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Infect Immun. 2002 Sep;70(9):4777-84.

Human salivary histatin 5 causes disordered volume regulation and cell cycle arrest in Candida albicans.

Author information

1
Department of Oral Biology, School of Dental Medicine, State University of New York at Buffalo, 14214, USA.

Abstract

Human salivary histatin 5 (Hst 5) is a nonimmune salivary protein with antifungal activity against an important human pathogen, Candida albicans. The candidacidal activity of histatins appears to be a distinctive multistep mechanism involving depletion of the C. albicans intracellular ATP content as a result of nonlytic ATP efflux. Hst 5 caused a loss of cell viability concomitant with a decrease in cellular volume as determined both by a classical candidacidal assay with exogenous Hst 5 and by using a genetically engineered C. albicans strain expressing Hst 5. Preincubation of C. albicans cells with pharmacological inhibitors of anion transport provided complete or substantial protection from Hst 5-induced killing and volume reduction of cells. Moreover, intracellular expression of Hst 5 resulted in a reduction in the population mean cell volume that was accompanied by an increase in the percentage of unbudded cells and C. albicans cells in the G(1) phase. Following expression of Hst 5, the smallest cells sorted by fluorescence-activated cell sorting from the total population did not replicate and were exclusively in the G(1) phase. Cells with intracellularly expressed Hst 5 had greatly reduced G(1) cyclin transcript levels, indicating that they arrested in the G(1) phase before the onset of Start. Our data demonstrate that a key determinant in the mechanism of Hst 5 toxicity in C. albicans cells is the disruption of regulatory circuits for cell volume homeostasis that is closely coupled with loss of intracellular ATP. This novel process of fungicidal activity by a human salivary protein has highlighted potential interactions of Hst 5 with volume regulatory mechanisms and the process of yeast cell cycle control.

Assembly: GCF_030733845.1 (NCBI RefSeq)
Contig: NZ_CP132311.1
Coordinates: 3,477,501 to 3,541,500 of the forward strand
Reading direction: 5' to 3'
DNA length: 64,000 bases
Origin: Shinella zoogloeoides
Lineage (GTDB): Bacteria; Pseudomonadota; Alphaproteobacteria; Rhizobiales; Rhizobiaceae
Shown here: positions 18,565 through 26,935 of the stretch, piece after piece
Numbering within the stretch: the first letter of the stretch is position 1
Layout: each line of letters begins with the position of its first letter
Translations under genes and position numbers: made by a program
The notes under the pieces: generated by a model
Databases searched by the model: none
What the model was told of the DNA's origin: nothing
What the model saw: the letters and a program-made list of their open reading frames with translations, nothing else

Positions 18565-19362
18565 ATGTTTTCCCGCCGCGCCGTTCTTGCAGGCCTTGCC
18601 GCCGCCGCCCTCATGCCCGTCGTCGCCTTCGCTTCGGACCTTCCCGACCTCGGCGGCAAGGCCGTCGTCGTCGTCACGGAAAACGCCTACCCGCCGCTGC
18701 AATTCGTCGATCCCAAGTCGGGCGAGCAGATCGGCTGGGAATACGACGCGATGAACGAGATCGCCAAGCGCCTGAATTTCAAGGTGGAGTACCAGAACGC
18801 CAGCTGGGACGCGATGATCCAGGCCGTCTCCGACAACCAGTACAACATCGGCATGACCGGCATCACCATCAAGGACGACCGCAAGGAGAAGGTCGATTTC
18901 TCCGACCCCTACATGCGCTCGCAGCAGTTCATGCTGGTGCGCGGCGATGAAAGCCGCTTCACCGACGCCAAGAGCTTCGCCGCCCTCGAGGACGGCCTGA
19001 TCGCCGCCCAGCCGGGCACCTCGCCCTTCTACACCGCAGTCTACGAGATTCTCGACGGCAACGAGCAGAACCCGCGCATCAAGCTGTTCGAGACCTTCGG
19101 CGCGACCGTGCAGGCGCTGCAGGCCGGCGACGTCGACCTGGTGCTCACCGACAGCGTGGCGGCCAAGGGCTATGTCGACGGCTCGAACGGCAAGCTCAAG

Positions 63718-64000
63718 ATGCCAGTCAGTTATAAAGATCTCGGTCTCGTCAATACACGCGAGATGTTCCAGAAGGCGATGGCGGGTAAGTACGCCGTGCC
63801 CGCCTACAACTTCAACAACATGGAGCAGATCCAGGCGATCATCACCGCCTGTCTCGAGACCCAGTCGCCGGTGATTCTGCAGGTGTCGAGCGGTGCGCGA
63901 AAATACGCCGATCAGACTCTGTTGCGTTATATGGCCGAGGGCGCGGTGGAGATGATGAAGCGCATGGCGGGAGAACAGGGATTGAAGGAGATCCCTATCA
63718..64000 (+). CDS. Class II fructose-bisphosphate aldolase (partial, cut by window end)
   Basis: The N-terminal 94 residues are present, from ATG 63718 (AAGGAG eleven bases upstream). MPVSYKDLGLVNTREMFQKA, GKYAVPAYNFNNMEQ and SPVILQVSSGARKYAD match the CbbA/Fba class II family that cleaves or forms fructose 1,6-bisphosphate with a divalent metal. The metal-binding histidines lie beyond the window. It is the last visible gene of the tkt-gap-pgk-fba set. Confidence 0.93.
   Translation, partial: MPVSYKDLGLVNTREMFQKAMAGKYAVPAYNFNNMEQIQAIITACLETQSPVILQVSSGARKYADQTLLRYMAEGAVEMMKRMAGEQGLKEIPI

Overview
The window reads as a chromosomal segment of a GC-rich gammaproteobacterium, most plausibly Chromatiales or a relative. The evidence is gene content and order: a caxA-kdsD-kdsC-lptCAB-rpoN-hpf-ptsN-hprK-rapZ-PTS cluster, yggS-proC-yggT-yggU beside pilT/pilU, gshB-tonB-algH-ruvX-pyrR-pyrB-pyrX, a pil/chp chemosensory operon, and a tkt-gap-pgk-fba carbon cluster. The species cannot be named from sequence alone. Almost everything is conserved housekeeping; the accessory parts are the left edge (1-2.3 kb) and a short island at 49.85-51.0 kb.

PMID:
12183519
PMCID:
PMC128240
[Indexed for MEDLINE]
Free PMC Article

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